Plans for Christmas festivities in Bethlehem, the cradle of Christianity, have come to a premature end as the town remains virtually sealed off from the outside world because of the violence raging in the region.

This West Bank town has been under siege and isolated from the rest of the world since the start of the Palestinian uprising against Israeli rule, almost two months ago.

Bethlehem is only a ten-minute drive from Jerusalem. But reaching the place is now no easy matter. Foreign tourists who wish to make the journey—and there are almost none willing to do so—have to seek special permission to cross through an Israeli military checkpoint at the entrance to the West Bank.

If approval is given by the Israeli soldiers, barricades are temporarily lifted. But the situation in the town is at best bleak and at worst life-threatening. On the main street of Bethlehem almost every shop and restaurant is firmly closed, as they have been since the start of the violence.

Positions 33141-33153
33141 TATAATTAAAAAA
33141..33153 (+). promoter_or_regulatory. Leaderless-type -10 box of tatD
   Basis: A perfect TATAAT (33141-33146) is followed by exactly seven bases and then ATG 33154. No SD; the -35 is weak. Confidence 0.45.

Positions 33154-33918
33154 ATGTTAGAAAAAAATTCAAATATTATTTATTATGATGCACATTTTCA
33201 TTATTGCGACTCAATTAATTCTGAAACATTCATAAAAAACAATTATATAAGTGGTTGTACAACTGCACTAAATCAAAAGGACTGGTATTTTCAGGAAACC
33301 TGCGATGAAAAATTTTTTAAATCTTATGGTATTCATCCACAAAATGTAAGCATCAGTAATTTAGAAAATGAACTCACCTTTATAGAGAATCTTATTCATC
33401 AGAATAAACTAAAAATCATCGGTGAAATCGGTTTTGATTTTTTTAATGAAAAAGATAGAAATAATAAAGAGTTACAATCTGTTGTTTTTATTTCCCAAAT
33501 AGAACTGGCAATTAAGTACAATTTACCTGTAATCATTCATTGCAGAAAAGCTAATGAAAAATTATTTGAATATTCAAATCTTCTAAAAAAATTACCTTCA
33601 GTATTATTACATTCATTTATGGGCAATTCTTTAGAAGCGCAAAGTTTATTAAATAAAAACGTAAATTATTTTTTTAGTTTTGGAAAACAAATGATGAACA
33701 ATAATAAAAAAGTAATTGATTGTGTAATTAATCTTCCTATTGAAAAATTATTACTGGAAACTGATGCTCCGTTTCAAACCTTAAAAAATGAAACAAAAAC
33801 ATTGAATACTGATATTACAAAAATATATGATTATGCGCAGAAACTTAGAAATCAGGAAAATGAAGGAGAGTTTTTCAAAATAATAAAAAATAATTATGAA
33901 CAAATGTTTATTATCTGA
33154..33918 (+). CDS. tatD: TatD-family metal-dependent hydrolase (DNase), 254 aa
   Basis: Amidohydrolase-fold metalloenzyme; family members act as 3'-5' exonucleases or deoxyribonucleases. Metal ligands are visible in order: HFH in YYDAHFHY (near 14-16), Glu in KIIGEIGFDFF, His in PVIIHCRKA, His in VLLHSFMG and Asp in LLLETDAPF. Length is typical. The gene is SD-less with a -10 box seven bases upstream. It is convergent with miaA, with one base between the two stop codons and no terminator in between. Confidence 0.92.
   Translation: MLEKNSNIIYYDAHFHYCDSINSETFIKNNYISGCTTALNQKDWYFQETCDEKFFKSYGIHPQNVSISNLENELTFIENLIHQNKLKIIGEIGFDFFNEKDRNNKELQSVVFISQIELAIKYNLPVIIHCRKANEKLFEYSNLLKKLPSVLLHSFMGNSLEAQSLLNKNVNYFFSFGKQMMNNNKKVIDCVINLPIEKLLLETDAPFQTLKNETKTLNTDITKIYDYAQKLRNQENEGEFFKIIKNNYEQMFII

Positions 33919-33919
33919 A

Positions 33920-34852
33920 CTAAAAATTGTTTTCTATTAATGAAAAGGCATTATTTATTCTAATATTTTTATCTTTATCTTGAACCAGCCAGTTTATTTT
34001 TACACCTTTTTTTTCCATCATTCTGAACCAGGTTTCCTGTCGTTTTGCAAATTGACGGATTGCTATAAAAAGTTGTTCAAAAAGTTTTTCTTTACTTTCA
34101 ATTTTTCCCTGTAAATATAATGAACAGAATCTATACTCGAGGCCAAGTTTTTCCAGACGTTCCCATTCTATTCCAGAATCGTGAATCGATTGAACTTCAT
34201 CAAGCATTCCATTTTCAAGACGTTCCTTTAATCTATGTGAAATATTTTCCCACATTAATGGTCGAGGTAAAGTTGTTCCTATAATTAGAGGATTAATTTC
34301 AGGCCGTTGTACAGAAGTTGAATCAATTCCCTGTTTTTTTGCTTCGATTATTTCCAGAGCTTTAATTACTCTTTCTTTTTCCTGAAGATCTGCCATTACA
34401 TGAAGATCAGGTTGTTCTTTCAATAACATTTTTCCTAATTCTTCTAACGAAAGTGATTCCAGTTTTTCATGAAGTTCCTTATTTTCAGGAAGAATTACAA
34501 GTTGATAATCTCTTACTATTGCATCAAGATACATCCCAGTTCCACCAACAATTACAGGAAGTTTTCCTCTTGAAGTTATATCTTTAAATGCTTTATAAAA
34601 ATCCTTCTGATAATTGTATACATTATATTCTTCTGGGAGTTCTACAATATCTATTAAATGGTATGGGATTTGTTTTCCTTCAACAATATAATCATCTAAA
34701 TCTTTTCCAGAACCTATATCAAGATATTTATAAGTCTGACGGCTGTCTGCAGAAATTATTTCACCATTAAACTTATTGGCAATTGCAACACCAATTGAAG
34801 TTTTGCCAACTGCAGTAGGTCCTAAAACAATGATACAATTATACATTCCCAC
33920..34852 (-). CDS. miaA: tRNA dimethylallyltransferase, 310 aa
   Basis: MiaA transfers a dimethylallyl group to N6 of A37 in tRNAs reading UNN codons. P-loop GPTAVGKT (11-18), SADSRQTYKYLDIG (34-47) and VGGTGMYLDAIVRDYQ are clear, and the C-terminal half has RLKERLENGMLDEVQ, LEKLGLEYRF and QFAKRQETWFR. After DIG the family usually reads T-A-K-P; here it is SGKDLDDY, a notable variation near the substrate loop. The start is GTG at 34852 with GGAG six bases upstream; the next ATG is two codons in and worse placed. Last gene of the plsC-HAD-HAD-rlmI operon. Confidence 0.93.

The town's mayor, Hanna Nasser, a Roman Catholic, does not believe the situation will improve before Christmas.

Tourists had cancelled their visits and were no longer coming to Bethlehem, he told ENI. He believed that even at Christmas there would be only "a few hundred" people this year instead of the 20,000 or so foreign tourists and worshipers who normally gather in Bethlehem on Christmas Eve.

On the days that there are no clashes in Bethlehem, it is possible to reach the town's central plaza, Manger Square. The area is adjacent to the Church of the Nativity, where tradition holds that Jesus was born. Instead of Christian tourists, angry Islamic activists gather in Manger square for political meetings, an area that had been dressed up to showcase celebrations for the ...

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